No talks to heaping insults, Modi govt’s apathy towards protesting farmers’ plight is out in open
New Delhi, June 4: On Monday, the 10-day-long nationwide farmers' protest entered its fourth day. But it seems the ruling Bharatiya Janata Party (BJP) instead of supporting the genuine demands of the farmers--thousands of whom have committed suicide in the last few years-- is busy making insensitive and provocative remarks against the protesters.
Some of the remarks made by BJP's top leaders --like the protest is an "unnecessary" exercise to farmers' trying to "attract media attention" by their revolt--showcase how much the ruling regime is detached from the ground realities.
Union minister of agriculture and farmers welfare Radha Mohan Singh on Saturday stoked controversy by calling the farmers' protest "an exercise to get media attention". His comment has been dubbed as "insensitive" and opposition parties have demanded his removal.
Singh said the farmers opted for "unusual deeds" to draw media attention as they belong to organisations with only a few thousand members. The farmers too protested against Singh's remark. On Monday, protesters spilled milk on roads against the Union minister's insensitive comment in Nagpur, Maharashtra. What is heartening is that the protesting farmers in Nagpur also distributed milk to locals who came up with vessels requesting for it.
Shakeel Ahmed of the Congress condemned Singh's comment as "insensitive" and tweeted: "When our farmers are committing suicide, this statement is really cruel." Last year, the government told the Supreme Court that over 12,000 suicides of farmers were reported every year since 2013.
Singh's Madhya Pradesh counterpart Balakrishna Patidar was quoted as saying: "No farmers are participating in the strike. Farmers are happy with the schemes of the chief minister."
The farmers have launched the agitation to press their demands, including loan waiver and right price for crops. They dumped vegetables, milk and other farm produce on roads and blocked supplies to cities in several states in the last few days.
Haryana chief minister Manohar Lal Khattar dubbed the farmers' protest as "unnecessary" on Saturday. "They don't have any issues. They are just focusing on unnecessary things. They are not selling produce and this will bring losses to them," the CM had said.
Due to the ongoing farmers' protest, several parts of the country are witnessing steep hike in prices of farm and dairy produce. There is also a shortage of food items in several cities as the farmers have stopped their supply to the market.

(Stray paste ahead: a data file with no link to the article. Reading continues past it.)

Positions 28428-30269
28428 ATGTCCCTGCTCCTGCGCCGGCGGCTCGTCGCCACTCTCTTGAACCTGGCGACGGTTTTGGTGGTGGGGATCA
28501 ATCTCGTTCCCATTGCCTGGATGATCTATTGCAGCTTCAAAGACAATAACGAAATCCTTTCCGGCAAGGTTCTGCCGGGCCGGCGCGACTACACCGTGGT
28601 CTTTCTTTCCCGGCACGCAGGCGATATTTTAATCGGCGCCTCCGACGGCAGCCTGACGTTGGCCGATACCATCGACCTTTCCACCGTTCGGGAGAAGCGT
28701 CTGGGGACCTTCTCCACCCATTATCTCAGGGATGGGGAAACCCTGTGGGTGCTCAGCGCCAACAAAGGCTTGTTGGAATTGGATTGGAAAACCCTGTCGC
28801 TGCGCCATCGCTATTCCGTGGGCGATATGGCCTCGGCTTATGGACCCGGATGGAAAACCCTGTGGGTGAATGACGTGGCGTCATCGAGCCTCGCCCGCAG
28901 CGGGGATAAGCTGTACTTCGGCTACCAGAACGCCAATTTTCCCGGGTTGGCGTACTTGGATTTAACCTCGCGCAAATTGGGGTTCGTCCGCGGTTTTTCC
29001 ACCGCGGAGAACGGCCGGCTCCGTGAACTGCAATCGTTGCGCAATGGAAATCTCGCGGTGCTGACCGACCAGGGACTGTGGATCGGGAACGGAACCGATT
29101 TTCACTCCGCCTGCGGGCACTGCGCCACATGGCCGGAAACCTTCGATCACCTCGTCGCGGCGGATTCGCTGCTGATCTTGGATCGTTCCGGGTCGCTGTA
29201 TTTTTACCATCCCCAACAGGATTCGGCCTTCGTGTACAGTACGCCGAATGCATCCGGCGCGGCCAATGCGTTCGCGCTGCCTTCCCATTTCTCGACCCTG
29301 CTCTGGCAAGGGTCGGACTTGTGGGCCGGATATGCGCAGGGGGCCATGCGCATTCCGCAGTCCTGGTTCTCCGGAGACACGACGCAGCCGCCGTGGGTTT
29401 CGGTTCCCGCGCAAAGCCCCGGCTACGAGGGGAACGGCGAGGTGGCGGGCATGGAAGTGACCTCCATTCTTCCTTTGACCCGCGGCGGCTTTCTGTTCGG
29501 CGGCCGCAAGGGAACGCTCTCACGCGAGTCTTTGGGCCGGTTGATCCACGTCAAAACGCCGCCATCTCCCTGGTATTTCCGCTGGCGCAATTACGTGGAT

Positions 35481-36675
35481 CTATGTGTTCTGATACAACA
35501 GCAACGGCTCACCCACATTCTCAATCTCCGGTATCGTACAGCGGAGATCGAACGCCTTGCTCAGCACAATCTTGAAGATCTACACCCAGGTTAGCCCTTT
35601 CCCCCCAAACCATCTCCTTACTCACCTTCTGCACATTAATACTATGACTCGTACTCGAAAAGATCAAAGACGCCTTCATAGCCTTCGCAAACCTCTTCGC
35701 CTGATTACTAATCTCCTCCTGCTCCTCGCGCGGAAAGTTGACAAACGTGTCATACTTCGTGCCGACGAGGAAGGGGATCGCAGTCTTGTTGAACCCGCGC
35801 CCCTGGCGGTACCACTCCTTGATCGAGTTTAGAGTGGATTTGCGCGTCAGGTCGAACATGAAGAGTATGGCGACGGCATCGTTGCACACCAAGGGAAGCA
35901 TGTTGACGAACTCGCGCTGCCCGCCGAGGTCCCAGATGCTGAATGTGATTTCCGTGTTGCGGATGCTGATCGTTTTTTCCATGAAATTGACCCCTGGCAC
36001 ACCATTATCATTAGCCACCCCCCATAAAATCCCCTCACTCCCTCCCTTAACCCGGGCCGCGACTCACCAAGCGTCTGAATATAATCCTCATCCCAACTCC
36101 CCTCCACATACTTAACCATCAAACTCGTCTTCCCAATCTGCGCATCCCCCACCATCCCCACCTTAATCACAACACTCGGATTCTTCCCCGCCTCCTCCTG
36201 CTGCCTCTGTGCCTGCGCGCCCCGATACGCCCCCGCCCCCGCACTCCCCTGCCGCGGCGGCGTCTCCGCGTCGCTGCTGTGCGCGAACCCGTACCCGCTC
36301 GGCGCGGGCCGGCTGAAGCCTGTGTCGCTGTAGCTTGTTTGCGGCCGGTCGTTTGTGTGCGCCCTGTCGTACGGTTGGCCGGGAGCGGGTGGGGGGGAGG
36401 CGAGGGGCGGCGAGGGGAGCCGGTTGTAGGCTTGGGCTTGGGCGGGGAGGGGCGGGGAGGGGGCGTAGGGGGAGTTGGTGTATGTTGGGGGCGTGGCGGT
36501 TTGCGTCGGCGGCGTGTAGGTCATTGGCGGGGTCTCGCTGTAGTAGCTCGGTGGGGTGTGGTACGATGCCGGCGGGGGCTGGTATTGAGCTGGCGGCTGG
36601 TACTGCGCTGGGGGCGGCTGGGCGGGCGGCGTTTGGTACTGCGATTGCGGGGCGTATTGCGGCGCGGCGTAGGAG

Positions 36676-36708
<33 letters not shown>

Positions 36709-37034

In spite of the continuing strike, Prime Minister Narendra Modi is yet to make a statement or overture to the protesters to reassure them that the government is with the farmers.
The farmers' agitation in seven states--Punjab, Haryana, Rajasthan, Maharashtra, Jammu and Kashmir, Kerala and Madhya Pradesh--has been spearheaded by the Rashtriya Kisan Mahasangh (RKM)--a conglomeration of 130 farmers' organisations across the country.
The RKM has stated that the protest will be peaceful and the protesters won't block roads, but farmers will stage dharnas on at least 30 highways in the country. The farmers' agitation continued on Monday and likely to proceed in the coming days as the ruling Modi government at the Centre seems to be in no mood to talk to the protesters and come to a settlement.
The whole protest has taken a political colour now, as the ruling BJP and the Congress accused each other of being responsible for the farm crisis in the country. In Bhopal, Madhya Pradesh last week, Union home minister Rajnath Singh alleged that the farmers' agitation was an agitation of the Congress.
"The BJP government in the state is working for the welfare of farmers and it has taken several big decisions in their interest," he added. Denying the allegations, newly appointed Madhya Pradesh Congress chief Kamal Nath said it's surprising that those who ordered firing at the farmers are now trying to shift the blame for violence on our party.
Last year, a farmers' protest in Mandsaur, Madhya Pradesh turned violent which led to the killing of seven farmers by the police. The farmers were protesting to demand better prices for their crops and loan waiver. The 10-day-long ongoing farmers' agitation has been hosted to mark the first anniversary of killing of farmers in Mandsaur on June 6 last year. Congress president Rahul Gandhi is expected to address a rally in Mandsaur on the day.
Since the last year, the Modi government is facing the ire of farmers because of what they called the "anti-farmer policies" of the current regime at the Centre. A few months ago, around 4,000 farmers walked 180 kms from Nashik to Mumbai to meet CM Devendra Fadnavis. They presented a list of demands to the CM. The CM has agreed to meet their demands.
It is hard to believe that it is the same Modi government which tried its best to woo farmers in the last annual Budget in February this year. But now when farmers are protesting, either Modi's cabinet colleagues are insulting them or the PM himself is maintaining his "stoic silence".